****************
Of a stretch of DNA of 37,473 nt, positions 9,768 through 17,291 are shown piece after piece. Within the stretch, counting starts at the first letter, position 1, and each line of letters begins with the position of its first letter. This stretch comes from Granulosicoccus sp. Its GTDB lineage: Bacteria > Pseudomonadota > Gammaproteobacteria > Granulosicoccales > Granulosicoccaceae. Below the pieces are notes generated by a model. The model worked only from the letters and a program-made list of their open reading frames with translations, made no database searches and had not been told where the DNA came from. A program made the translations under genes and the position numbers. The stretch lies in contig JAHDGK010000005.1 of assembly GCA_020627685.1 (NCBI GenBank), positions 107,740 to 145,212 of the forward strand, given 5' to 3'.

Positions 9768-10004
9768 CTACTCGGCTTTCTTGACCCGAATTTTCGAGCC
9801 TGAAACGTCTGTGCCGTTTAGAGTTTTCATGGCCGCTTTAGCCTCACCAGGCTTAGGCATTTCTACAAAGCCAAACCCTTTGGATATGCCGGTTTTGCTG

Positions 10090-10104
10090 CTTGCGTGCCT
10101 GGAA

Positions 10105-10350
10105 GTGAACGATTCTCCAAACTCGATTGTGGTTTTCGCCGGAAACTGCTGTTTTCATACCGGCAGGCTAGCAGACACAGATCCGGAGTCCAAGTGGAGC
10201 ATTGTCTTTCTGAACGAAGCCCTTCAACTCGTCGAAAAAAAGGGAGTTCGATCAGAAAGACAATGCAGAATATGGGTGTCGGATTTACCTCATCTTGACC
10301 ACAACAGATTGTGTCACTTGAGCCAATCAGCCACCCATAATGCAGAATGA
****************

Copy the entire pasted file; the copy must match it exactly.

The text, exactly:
Of a stretch of DNA of 37,473 nt, positions 9,768 through 17,291 are shown piece after piece. Within the stretch, counting starts at the first letter, position 1, and each line of letters begins with the position of its first letter. This stretch comes from Granulosicoccus sp. Its GTDB lineage: Bacteria > Pseudomonadota > Gammaproteobacteria > Granulosicoccales > Granulosicoccaceae. Below the pieces are notes generated by a model. The model worked only from the letters and a program-made list of their open reading frames with translations, made no database searches and had not been told where the DNA came from. A program made the translations under genes and the position numbers. The stretch lies in contig JAHDGK010000005.1 of assembly GCA_020627685.1 (NCBI GenBank), positions 107,740 to 145,212 of the forward strand, given 5' to 3'.

Positions 9768-10004
9768 CTACTCGGCTTTCTTGACCCGAATTTTCGAGCC
9801 TGAAACGTCTGTGCCGTTTAGAGTTTTCATGGCCGCTTTAGCCTCACCAGGCTTAGGCATTTCTACAAAGCCAAACCCTTTGGATATGCCGGTTTTGCTG

Positions 10090-10104
10090 CTTGCGTGCCT
10101 GGAA

Positions 10105-10350
10105 GTGAACGATTCTCCAAACTCGATTGTGGTTTTCGCCGGAAACTGCTGTTTTCATACCGGCAGGCTAGCAGACACAGATCCGGAGTCCAAGTGGAGC
10201 ATTGTCTTTCTGAACGAAGCCCTTCAACTCGTCGAAAAAAAGGGAGTTCGATCAGAAAGACAATGCAGAATATGGGTGTCGGATTTACCTCATCTTGACC
10301 ACAACAGATTGTGTCACTTGAGCCAATCAGCCACCCATAATGCAGAATGA